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City of Hope: Resurrection City and the 1968 Poor People's Campaign

A view of the front of the City of Hope exhibition. Graphics show a bus with protesters and a video shows a crowd in Washington, D.C.

An exhibition from the National Museum of African American History and Culture, City of Hope commemorates the 50th anniversary of Dr. King’s daring vision to end poverty in the United States. With newly discovered photographs and videos, the exhibition encourages visitors to explore this important chapter in U.S. history.

As the United States emerged in the 1960s as a global model of wealth and democracy, an estimated 35 million Americans lived in poverty. From the elderly and underemployed to children and persons with disabilities, poverty affected people of every race, age, and region. Although President Lyndon B. Johnson had declared a “war on poverty” in 1964, social inequalities and unequal access to opportunities left many Americans struggling.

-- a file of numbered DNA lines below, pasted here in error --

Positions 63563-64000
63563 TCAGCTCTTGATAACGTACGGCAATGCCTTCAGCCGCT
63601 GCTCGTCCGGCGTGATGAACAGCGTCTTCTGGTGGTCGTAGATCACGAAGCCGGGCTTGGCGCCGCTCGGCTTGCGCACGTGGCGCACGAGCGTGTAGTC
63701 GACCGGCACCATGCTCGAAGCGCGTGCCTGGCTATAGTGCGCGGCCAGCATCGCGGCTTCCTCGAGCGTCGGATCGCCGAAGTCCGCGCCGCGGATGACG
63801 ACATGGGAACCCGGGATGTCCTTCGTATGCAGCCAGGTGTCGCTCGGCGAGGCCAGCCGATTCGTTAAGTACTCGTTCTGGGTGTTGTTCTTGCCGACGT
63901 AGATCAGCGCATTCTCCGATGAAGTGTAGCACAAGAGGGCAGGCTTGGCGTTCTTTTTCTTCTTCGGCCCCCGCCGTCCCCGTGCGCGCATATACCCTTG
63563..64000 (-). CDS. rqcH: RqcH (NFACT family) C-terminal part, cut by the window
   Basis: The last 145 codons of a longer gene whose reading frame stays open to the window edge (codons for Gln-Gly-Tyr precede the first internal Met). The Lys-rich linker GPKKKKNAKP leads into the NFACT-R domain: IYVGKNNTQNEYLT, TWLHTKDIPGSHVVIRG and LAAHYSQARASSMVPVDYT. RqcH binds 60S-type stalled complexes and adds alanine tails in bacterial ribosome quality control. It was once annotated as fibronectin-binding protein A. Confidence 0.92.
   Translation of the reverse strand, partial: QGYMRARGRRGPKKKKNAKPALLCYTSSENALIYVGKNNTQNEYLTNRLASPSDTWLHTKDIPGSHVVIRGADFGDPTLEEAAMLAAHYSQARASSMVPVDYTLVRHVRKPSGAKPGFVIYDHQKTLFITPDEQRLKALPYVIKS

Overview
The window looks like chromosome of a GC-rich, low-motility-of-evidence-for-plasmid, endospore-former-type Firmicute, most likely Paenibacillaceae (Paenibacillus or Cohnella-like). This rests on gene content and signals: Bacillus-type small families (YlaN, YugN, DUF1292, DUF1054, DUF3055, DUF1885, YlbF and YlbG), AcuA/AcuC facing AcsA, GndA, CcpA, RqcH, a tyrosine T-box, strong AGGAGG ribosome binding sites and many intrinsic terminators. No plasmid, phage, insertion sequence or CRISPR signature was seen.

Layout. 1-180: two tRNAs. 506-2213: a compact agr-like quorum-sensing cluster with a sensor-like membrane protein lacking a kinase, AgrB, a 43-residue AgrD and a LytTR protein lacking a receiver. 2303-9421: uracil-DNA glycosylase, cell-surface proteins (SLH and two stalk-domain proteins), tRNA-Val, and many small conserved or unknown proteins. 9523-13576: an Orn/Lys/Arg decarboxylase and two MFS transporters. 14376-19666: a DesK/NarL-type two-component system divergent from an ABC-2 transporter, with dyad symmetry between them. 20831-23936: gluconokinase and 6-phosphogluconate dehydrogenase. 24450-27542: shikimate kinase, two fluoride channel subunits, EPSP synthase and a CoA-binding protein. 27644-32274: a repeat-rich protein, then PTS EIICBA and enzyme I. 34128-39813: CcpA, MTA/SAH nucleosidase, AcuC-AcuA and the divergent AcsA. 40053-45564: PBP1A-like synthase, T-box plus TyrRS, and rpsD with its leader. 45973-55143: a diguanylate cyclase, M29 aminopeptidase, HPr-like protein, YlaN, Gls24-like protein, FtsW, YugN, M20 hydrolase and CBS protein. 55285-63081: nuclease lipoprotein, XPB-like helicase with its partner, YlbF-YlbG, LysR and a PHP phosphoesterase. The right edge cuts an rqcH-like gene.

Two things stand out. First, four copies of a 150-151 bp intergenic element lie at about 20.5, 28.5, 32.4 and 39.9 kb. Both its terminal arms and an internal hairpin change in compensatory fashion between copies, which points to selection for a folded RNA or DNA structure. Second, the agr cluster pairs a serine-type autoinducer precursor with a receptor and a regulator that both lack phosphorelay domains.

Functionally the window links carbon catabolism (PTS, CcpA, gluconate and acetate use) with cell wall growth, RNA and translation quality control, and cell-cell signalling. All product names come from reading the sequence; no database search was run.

In response, the Southern Christian Leadership Conference, led by Dr. Martin Luther King Jr. and Ralph David Abernathy, organized a Poor People’s Campaign to confront poverty as a national human rights issue. As a multiethnic movement, the six-week, live-in demonstration in Washington, D.C., attracted protesters nationwide to mark a new era in American history.